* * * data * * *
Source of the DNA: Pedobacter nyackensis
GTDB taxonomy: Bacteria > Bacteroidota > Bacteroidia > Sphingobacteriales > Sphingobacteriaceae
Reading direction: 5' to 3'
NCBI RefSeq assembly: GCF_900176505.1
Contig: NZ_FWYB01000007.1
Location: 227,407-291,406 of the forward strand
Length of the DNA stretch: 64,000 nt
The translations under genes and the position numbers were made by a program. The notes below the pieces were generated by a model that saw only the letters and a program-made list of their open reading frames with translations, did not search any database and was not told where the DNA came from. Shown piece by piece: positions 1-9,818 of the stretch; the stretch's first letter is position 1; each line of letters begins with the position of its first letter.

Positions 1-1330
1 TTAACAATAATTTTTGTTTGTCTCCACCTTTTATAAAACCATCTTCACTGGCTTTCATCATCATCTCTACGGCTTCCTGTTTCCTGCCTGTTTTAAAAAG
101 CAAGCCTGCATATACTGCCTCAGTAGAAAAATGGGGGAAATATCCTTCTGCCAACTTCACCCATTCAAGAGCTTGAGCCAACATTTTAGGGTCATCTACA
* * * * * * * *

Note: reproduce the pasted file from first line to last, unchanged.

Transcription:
Source of the DNA: Pedobacter nyackensis
GTDB taxonomy: Bacteria > Bacteroidota > Bacteroidia > Sphingobacteriales > Sphingobacteriaceae
Reading direction: 5' to 3'
NCBI RefSeq assembly: GCF_900176505.1
Contig: NZ_FWYB01000007.1
Location: 227,407-291,406 of the forward strand
Length of the DNA stretch: 64,000 nt
The translations under genes and the position numbers were made by a program. The notes below the pieces were generated by a model that saw only the letters and a program-made list of their open reading frames with translations, did not search any database and was not told where the DNA came from. Shown piece by piece: positions 1-9,818 of the stretch; the stretch's first letter is position 1; each line of letters begins with the position of its first letter.

Positions 1-1330
1 TTAACAATAATTTTTGTTTGTCTCCACCTTTTATAAAACCATCTTCACTGGCTTTCATCATCATCTCTACGGCTTCCTGTTTCCTGCCTGTTTTAAAAAG
101 CAAGCCTGCATATACTGCCTCAGTAGAAAAATGGGGGAAATATCCTTCTGCCAACTTCACCCATTCAAGAGCTTGAGCCAACATTTTAGGGTCATCTACA